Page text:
Essential Pittsburgh
4:23 pm
Wed July 17, 2013

What Lies Beneath: The Internet's Dark Side

The Undernet is an anonymous network used for everything from arms dealers and narcotics traders to journalists in censored countries.
Credit Katie Blackley / 90.5 WESA

Beneath a sea of hashtags, behind the walls of Facebook users and beyond the top ten hits of a Google search is a set of websites and resources on the Internet called the “Undernet.” Also known as the “Dark Web,” these sites are not indexed by search engines and can provide complete anonymity to users.

Carnegie Mellon University Professor and Network Security Expert David Brumley explains this hidden Internet and the many legal, illegal and beneficial actions that occur within this web.

For years, security researchers have been interested in maintaining the privacy of Internet users.  Typically these come through use of passwords, firewalls and re-routing IP addresses.  The Undernet is the “logical extreme” of this desire for privacy in that virtually no one can trace the users of these sites to their physical location. These protected interfaces, specifically one called “Tor,” work by using a cryptographic primitive mix network. This occurs when users travel in and out of multiple addresses at an extremely fast speed such that the original IP address is impossible to locate.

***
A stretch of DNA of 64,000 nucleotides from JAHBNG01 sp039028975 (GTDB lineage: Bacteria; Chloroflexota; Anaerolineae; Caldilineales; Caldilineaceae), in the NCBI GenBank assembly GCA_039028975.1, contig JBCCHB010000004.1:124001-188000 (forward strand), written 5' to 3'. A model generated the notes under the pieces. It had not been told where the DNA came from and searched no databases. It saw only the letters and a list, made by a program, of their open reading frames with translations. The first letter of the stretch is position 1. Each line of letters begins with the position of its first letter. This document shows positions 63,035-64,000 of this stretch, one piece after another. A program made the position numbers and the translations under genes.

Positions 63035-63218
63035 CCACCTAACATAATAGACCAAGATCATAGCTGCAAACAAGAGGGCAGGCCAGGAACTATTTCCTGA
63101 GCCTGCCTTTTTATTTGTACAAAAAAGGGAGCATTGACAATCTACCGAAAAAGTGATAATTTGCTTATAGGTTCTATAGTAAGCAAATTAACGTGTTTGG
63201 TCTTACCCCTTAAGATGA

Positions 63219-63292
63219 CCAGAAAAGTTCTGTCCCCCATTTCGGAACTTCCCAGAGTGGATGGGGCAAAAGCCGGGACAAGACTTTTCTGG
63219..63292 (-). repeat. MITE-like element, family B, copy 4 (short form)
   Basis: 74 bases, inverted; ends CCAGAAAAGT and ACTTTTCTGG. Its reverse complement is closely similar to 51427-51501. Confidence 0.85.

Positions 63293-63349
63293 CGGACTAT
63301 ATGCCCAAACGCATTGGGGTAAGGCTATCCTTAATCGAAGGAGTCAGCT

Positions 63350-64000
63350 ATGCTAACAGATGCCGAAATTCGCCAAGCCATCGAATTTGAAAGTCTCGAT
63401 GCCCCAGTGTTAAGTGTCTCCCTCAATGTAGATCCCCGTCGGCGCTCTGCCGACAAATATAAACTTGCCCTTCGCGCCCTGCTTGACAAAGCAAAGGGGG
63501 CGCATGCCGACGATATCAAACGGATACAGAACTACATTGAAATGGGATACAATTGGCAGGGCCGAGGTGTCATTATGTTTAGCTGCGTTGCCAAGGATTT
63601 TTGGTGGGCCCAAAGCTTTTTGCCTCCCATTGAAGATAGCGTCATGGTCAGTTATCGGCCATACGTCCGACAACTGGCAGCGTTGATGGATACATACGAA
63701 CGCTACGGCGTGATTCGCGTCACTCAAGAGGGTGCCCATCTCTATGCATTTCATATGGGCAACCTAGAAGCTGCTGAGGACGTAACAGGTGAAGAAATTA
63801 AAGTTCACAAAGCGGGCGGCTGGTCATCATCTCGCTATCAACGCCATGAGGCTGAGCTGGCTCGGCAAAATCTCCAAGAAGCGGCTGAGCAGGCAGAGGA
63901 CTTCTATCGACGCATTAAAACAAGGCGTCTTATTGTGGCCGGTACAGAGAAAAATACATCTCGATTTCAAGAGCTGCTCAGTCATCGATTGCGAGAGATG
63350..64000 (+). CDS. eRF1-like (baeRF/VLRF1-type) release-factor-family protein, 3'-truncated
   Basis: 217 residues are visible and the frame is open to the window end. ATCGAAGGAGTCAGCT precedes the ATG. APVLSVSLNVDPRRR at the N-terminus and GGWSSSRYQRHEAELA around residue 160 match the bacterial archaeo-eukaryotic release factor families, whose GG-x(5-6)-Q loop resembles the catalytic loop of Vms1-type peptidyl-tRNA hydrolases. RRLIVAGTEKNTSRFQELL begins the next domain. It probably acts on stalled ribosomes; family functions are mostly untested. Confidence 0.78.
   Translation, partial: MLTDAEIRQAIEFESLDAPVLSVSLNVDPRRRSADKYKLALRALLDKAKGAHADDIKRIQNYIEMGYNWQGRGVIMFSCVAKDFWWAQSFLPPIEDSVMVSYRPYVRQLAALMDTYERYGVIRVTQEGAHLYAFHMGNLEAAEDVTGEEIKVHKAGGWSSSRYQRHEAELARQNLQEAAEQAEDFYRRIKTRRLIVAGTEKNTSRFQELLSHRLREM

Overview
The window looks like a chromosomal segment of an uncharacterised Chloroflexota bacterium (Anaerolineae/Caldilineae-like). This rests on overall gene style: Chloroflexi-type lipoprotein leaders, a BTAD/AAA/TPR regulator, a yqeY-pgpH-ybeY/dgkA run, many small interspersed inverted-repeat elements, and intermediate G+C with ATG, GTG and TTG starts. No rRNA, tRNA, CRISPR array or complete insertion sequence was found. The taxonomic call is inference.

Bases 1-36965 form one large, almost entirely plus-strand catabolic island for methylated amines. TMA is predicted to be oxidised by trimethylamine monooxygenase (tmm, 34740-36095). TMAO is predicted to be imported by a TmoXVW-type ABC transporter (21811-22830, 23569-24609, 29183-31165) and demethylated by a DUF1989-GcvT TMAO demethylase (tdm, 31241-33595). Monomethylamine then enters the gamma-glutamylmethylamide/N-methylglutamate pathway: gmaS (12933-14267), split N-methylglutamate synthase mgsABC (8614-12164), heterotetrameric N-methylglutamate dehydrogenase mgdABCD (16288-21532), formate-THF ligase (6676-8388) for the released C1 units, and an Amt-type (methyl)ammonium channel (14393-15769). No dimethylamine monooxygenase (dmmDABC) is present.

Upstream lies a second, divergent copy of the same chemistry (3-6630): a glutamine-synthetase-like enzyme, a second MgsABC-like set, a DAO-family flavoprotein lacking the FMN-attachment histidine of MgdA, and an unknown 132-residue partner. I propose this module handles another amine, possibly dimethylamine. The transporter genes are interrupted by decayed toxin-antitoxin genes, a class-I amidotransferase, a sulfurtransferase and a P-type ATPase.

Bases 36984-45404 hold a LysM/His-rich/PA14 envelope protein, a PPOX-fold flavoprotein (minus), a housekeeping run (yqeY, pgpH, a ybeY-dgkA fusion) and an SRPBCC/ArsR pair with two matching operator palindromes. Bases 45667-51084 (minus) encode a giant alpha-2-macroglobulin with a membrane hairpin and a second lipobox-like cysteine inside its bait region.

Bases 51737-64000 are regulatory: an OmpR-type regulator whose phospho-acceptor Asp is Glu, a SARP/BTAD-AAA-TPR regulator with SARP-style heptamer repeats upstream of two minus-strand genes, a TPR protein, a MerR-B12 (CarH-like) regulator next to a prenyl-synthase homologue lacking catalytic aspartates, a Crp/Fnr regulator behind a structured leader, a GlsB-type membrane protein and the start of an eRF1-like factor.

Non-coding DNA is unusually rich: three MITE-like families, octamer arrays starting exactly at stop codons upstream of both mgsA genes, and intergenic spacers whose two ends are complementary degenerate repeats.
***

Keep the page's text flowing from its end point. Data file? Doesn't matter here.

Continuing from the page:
Brumley explains that what happens on the Dark Web can range from buying and selling arms and narcotics to publishing significant information to the world from countries where censorship hinders free speech.

“You can buy a hit man for $10,000,” Brumley describes, adding that many times even the transaction of money is anonymous with users going through programs such as “Bitcoin.” One of the most popular websites on the Dark Web is called "The Silk Road."

As for the National Security Agency’s concerns with the Dark Web, Brumley reveals that they typically look to users who solely use the Tor network and then use human intelligence to monitor the searches.

“One of the best techniques," Brumley says, "is the ‘human factor…someone always ends up slipping up.”